Discovering the city of Lefkada
The town of Lefkada, with its characteristic architectural style, its narrow lanes, well cared for courtyards and delightfully unspoiled aristocratic charm is what gives the visiting traveller a first impression.
We start our walk from the church of Agios Minas. Built in the early 18th century, it has a magnificent iconostasis carved out of wood with a gold leaf coating. The icons that adorn it were painted by some of the best hagiographers from the Ionian Islands, while its iron bell tower was built in the 1920s. In the past, the shops of the craftsmen of Lefkada as well as the caravansaries the villagers used for their animals were located in this area. The main business street of Lefkada, the bazaar as the locals call it, starts here.
Walking down the main street, the visitor comes across the characteristic buildings that nowadays house small shops and fancy coffee shops. The distinctive architecture of the city is owed to the cultural heritage of the Venetian conquerors and the intense seismic activity of the region. Most houses have two or three floors, a simple design and a light wooden construction. They are usually painted in bright colors.
The arcades that run along the sidewalk are a characteristic architectural feature of the town with a very clear renaissance influence. Most of them are made out of wood, while their arch shape allows the sunlight to enter the ground floor of the houses.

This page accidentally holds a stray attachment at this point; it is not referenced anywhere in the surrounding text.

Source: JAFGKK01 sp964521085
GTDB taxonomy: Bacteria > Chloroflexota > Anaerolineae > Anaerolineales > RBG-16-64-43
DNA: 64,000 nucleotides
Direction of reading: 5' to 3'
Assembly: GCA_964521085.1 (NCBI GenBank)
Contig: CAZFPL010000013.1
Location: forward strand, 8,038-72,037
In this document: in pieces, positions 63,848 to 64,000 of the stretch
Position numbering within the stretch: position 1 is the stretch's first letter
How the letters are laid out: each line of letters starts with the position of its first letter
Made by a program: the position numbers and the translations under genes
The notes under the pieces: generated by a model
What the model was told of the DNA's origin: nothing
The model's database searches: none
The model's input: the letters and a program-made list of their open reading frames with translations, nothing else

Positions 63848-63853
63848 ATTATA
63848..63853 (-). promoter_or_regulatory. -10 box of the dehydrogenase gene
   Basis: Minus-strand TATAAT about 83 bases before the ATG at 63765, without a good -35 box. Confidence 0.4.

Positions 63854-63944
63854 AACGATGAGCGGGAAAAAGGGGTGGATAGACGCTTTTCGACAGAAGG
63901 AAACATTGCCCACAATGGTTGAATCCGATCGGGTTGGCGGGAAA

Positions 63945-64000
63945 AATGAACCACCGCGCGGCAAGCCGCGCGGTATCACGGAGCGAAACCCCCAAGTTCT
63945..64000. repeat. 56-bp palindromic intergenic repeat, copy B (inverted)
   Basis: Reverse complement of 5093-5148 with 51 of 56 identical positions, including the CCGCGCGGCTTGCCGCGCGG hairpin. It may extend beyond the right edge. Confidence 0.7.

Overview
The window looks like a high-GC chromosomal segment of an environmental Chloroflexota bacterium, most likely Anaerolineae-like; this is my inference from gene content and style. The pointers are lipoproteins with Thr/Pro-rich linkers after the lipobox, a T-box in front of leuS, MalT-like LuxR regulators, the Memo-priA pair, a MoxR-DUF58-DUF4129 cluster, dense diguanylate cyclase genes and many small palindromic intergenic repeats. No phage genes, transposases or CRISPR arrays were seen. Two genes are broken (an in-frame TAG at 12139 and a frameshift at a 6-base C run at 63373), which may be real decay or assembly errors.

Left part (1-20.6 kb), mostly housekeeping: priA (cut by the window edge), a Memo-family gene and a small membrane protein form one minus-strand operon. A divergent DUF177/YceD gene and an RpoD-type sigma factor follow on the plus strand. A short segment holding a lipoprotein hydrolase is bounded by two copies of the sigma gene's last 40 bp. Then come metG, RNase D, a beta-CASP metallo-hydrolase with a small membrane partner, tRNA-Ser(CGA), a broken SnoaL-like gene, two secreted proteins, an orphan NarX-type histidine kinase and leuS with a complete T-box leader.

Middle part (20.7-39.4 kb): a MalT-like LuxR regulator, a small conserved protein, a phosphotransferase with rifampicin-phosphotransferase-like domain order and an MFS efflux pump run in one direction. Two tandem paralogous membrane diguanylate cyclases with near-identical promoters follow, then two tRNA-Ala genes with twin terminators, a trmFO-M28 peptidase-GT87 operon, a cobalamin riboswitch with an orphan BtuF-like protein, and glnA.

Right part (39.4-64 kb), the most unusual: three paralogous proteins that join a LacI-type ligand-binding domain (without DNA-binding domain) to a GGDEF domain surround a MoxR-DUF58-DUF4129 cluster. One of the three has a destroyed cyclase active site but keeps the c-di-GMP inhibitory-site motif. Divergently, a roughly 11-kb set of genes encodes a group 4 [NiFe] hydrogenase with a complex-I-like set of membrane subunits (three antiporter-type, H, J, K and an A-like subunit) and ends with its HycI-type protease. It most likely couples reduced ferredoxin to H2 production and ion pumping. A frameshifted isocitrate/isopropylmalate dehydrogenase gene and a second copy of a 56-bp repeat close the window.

Our second stop is the church of the Presentation of Mary (1720 AD) with its traditional Ionian bell tower. The representation of the Second Coming at the top of its baroque iconostasis immediately catches the eye of the visitor along with the rest of the icons that were painted by well known hagiographers from Lefkada.
Continuing our walk on Ioanou Mela Street, we see on our right the church of the Pantocrator. The church was built in 1699 to commemorate the liberation of the island from the Turks, but because of the damages it suffered from earthquakes, it took its final form in 1830. Inside, there are some remarkable icons by Kalivokas and Ventouras, a baroque façade with gothic elements and it belongs to the Stavrou and Valaoritis families. It is not open to the public except from its celebration day (6/8) and the anniversary of the Union of the Ionian Islands (21/5) when you can visit it. Behind the chancel lies the grave of Aristotelis Valaoritis, a distinguished epic poet.